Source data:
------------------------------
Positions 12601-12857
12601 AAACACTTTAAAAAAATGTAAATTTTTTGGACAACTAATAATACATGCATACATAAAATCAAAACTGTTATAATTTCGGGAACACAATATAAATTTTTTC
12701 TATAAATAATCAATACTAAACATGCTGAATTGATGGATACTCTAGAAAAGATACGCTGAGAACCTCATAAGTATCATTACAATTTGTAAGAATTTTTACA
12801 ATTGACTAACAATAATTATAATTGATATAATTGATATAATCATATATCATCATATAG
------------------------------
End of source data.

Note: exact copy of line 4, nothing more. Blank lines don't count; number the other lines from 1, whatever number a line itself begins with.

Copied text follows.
12801 ATTGACTAACAATAATTATAATTGATATAATTGATATAATCATATATCATCATATAG